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FiOS, it’s the TV commercial you see all the time and wonder if you can or can’t get it. But have you ever stopped to wonder what’s actually behind the high-speed FiOS connection? How it works? What technology makes it all possible? Then come along with us as we explore the wonderful, quasi-magical world of FiOS and the tech behind a great leap forward for Internet speed technology.
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Well, What Is It?
This is a valid question, what exactly is FiOS? FiOS is the proprietary fiber optic technology that is driving Verizon’s latest efforts to expand their high-speed Internet lines. However, the public and a large sector of the media has re-branded the FiOS name to generally mean Fiber-Optic connections here in the United States.
A Fiber Optic connection is exactly what it sounds like. Fibers which have properties important to optical connections are strung together inside a cable that is run underground. These cables are then connected to your house’s telephone line system (or perhaps in the future an independent optical wire system) and that line system is connected to your modem which connects you to the Internet.
The real appeal of these cables lies in the fact that they’re able to carry a much larger amount of information than a traditional DSL line or even a cable line, both of which piggyback existing technology to achieve Internet connectivity. While inside your house, the DSL lines and etc stay the same, but outside, the fiber optic cables take over and carry the information quickly to the central lines in the US.
The fiber optic cable itself is a fascinating piece of technology which relies on a special property of optics to create a line capable of being bent while still transmitting light to the other side. But then, why does this particular technology afford such an increase in speed?
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How Does it Work?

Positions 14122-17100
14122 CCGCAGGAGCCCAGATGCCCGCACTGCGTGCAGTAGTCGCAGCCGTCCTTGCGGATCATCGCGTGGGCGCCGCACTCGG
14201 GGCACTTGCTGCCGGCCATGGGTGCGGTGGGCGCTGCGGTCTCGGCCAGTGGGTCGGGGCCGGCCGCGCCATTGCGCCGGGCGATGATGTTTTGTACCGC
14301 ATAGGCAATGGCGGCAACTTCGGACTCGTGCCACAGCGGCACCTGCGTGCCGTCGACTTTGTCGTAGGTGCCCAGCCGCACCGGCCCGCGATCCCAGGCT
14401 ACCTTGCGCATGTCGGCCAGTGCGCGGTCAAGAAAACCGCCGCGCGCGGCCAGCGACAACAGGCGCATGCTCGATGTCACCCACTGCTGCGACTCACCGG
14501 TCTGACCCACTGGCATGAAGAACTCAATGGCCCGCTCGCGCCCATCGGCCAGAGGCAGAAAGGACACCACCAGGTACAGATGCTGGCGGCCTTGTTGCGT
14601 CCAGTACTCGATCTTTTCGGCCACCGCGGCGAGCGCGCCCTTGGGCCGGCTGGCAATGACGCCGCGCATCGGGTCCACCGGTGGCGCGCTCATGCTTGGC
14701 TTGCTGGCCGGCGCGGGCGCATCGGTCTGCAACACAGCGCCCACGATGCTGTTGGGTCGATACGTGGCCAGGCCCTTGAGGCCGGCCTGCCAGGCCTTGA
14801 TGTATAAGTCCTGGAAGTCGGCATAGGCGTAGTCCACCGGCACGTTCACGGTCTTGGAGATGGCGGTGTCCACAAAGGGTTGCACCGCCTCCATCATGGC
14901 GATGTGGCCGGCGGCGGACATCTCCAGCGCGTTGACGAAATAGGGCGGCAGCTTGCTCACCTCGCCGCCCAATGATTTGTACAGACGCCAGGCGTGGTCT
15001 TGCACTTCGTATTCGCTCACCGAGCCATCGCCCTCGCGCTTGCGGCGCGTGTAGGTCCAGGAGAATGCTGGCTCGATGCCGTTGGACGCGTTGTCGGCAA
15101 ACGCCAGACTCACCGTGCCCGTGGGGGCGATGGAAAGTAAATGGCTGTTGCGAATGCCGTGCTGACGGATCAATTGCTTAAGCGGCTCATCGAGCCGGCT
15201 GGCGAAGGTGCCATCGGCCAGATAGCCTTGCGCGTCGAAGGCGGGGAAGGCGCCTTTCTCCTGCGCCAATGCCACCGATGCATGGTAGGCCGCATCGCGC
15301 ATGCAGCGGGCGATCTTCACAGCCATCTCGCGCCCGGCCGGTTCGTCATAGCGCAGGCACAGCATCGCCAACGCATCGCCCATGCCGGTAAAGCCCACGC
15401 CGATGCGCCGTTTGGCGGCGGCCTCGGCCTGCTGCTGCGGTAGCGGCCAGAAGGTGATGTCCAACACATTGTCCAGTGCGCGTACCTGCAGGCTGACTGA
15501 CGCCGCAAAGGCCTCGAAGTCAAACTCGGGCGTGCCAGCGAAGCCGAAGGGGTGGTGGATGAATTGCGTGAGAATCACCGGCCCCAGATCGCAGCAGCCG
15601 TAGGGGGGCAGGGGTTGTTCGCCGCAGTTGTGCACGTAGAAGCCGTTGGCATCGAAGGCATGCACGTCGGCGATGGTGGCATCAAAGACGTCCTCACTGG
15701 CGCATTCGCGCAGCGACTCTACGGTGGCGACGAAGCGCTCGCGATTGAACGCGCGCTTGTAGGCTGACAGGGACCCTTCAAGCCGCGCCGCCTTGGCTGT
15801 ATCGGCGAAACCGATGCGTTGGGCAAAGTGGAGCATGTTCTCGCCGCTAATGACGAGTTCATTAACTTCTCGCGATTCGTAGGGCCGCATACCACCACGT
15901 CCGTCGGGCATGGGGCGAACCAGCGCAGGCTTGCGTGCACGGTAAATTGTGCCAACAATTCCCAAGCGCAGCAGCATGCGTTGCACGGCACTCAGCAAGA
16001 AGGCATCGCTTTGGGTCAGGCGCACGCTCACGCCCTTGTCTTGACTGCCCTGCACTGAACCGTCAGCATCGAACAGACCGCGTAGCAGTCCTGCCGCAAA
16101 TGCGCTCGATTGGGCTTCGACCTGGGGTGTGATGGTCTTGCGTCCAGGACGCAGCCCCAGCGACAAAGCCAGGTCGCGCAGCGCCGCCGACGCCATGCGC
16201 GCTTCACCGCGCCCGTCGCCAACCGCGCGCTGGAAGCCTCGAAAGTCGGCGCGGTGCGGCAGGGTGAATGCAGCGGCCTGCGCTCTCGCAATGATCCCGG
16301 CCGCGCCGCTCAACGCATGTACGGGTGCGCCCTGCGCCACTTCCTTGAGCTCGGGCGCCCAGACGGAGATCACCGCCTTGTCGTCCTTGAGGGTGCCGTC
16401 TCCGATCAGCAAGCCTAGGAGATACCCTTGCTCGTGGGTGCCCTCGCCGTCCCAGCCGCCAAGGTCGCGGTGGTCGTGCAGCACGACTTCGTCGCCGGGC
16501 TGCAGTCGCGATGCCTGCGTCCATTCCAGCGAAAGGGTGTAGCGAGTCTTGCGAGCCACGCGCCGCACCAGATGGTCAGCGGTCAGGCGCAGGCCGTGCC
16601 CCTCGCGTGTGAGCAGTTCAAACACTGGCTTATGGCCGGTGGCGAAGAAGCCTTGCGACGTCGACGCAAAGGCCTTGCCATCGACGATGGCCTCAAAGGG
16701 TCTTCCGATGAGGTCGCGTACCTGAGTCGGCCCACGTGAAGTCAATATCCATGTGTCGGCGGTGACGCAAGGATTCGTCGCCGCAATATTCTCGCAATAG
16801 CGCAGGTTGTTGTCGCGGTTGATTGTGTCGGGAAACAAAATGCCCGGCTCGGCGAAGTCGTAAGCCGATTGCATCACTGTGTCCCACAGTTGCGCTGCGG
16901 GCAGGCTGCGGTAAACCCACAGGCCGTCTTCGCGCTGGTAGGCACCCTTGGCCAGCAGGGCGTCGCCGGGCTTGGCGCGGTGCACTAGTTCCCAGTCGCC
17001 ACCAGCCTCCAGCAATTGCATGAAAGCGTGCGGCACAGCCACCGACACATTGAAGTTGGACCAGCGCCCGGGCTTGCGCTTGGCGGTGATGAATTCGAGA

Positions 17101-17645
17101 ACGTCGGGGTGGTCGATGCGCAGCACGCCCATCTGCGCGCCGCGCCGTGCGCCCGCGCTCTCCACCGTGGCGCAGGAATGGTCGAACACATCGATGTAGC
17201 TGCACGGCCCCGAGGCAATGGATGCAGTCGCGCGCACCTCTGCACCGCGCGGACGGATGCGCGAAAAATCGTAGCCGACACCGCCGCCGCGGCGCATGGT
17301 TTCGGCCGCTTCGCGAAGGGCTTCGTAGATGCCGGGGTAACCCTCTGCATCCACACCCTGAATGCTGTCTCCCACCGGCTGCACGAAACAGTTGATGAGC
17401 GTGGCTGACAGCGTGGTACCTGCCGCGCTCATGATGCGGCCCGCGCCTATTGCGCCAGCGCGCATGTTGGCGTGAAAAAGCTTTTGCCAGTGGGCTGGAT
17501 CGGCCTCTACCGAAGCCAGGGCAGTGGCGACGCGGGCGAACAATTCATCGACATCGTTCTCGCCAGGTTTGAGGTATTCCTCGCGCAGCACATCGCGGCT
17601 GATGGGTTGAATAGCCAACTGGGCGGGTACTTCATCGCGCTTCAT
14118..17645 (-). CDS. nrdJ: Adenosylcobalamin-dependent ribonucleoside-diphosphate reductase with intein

A Fiber Optic cable is run underneath your home to a box outside your house through which a Cat5 cable is then run into. Here’s the chain of what happens in a fiber optic connection when you try to access a website.
Your computer sends a signal through the Cat5e cable or Wirelessly to your router which then pings the server in question somewhere out in the world. When the router goes to ping the website you requested, rather than sending an electrical signal out through a copper wire, a transmitter sends out information as a beam of light which can be filtered through the fiber optic cable and then multiplexed when it reaches the larger “community” wire.
Simply put, beams of light act as the electrical signals that were originally used to access the Internet. The same way electrical signals can be used to represent binary code and ping requests, so too can light be transmitted in bursts to the same effect.
The end result is a high-fidelty, high-bandwidth connection that can be transmitted commercially and sold at a bargain once the technology to install this type of wire commercially is made cheaper.
Overall, FiOS looks to be the future of the Internet connection and a bright future at that. As our internet speeds go up, so too does our ability to download and stream files over the internet. Perhaps Microsoft's pipe dream of 1080p streaming on the Xbox 360 isn't as far away as one would've originally thought.